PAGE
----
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Ombudsman identifies shortcomings in Vienna airport investigation

The European Ombudsman, P. Nikiforos Diamandouros, has identified shortcomings in the European Commission's on-going infringement proceedings against Austria concerning Vienna airport. The Commission opened its investigation following complaints from 27 Austrian citizens' initiatives that Vienna airport had undergone repeated extensions, in the absence of an obligatory environmental impact assessment (EIA). The Commission subsequently agreed that the Austrian authorities would carry out a retroactive EIA. The Ombudsman's inquiry, however, identified several problems with this retroactive EIA, including a potential conflict of interest within the national authorities. Since the Commission has not yet taken a final decision on this case, the Ombudsman concluded: "I trust that the Commission will take account of my findings when adopting its final decision on the complainant's infringement complaint."

Missing environmental impact assessment for extension of Vienna airport

Since 1999, the infrastructure of Vienna airport has been improved and extended via several building projects. 27 Austrian citizens' initiatives lodged a complaint with the Commission arguing that the Austrian authorities had not carried out the necessary environmental impact assessment (EIA). The Commission agreed with the complainants that an EIA should have been carried out before the start of the extension works. However, since most of the projects had already been completed or were close to completion, the Commission refrained from taking Austria to court given that the Austrian authorities agreed to carry out a retroactive EIA with a view to potential compensation measures being taken.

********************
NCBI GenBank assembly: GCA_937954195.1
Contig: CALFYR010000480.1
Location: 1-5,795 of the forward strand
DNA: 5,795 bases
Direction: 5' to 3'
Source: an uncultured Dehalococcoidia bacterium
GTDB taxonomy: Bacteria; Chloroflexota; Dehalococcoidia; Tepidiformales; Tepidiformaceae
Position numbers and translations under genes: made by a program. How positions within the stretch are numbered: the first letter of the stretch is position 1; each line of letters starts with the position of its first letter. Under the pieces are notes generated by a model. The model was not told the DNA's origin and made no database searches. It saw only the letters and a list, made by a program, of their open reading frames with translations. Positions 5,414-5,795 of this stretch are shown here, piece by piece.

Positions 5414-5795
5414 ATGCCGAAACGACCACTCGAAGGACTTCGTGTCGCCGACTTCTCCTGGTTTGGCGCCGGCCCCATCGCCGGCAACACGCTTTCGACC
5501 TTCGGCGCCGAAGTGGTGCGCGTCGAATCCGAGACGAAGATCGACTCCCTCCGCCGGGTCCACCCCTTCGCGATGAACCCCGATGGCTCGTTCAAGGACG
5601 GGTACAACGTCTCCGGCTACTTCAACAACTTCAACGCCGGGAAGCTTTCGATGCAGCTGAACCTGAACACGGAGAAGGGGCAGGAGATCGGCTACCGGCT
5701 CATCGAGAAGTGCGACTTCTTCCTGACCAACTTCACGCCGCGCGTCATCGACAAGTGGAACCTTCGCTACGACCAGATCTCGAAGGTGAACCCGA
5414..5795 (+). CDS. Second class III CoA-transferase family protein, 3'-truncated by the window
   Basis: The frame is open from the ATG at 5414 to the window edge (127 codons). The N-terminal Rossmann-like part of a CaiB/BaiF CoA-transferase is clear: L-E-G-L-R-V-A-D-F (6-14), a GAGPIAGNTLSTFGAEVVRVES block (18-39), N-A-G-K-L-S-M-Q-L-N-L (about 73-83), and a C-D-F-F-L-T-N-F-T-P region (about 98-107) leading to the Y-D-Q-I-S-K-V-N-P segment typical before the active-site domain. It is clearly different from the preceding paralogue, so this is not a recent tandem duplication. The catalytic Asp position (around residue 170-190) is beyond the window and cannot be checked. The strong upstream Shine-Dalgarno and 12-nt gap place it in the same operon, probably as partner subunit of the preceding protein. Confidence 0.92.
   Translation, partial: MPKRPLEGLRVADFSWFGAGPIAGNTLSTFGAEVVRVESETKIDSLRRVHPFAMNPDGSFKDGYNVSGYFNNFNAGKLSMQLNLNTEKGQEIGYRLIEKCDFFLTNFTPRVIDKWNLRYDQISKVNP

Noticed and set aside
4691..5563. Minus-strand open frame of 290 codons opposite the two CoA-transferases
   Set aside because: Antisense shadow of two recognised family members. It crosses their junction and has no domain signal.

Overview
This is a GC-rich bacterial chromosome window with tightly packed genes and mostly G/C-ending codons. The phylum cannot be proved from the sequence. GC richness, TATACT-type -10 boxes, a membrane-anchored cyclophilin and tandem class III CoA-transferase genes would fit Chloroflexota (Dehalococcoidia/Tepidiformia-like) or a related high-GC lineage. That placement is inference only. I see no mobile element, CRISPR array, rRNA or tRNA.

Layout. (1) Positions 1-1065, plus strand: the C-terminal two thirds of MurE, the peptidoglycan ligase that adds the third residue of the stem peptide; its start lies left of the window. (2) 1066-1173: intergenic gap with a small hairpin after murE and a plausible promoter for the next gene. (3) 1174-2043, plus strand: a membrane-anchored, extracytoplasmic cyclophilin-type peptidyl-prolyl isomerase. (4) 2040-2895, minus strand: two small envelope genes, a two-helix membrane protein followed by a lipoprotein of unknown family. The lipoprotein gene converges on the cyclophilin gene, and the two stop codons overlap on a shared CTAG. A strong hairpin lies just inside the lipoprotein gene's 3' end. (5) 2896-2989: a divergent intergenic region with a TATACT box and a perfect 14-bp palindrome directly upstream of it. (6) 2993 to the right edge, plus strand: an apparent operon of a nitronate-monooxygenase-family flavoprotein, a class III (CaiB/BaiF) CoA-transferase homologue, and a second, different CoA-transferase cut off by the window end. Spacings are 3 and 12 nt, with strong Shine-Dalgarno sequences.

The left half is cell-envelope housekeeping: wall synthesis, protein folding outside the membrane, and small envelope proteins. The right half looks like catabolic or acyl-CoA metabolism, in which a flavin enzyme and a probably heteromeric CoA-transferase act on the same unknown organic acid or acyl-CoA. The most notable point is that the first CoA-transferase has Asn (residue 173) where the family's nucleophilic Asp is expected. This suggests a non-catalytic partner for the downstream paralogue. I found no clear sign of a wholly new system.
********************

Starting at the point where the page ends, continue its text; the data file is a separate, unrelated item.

In May 2008, the complainants turned to the Ombudsman, alleging that the Commission had failed properly to conduct its infringement proceedings against Austria. The Ombudsman identified several problems with the retroactive EIA. Firstly, the ministry entrusted with carrying out the retroactive EIA was the same ministry that had issued some of the permits for the project. The Ombudsman shared the complainants' view that this might constitute a conflict of interest. Secondly, the Ombudsman stated that it would have been more logical to use 1998 as the base year for the retroactive EIA and not 1999, as accepted by the Commission. Thirdly, the Ombudsman expressed his surprise at the fact that the Commission did not make sure that an adequate judicial review procedure would be available to parties interested in the case.

Since both the EIA and the Commission's investigation are still ongoing, the Ombudsman concluded that no further inquiries were justified for the moment and closed the case. He pointed out, however, that the complainants could turn to him again if the Commission's final decision did not satisfy them.

The Ombudsman's decision is available at:

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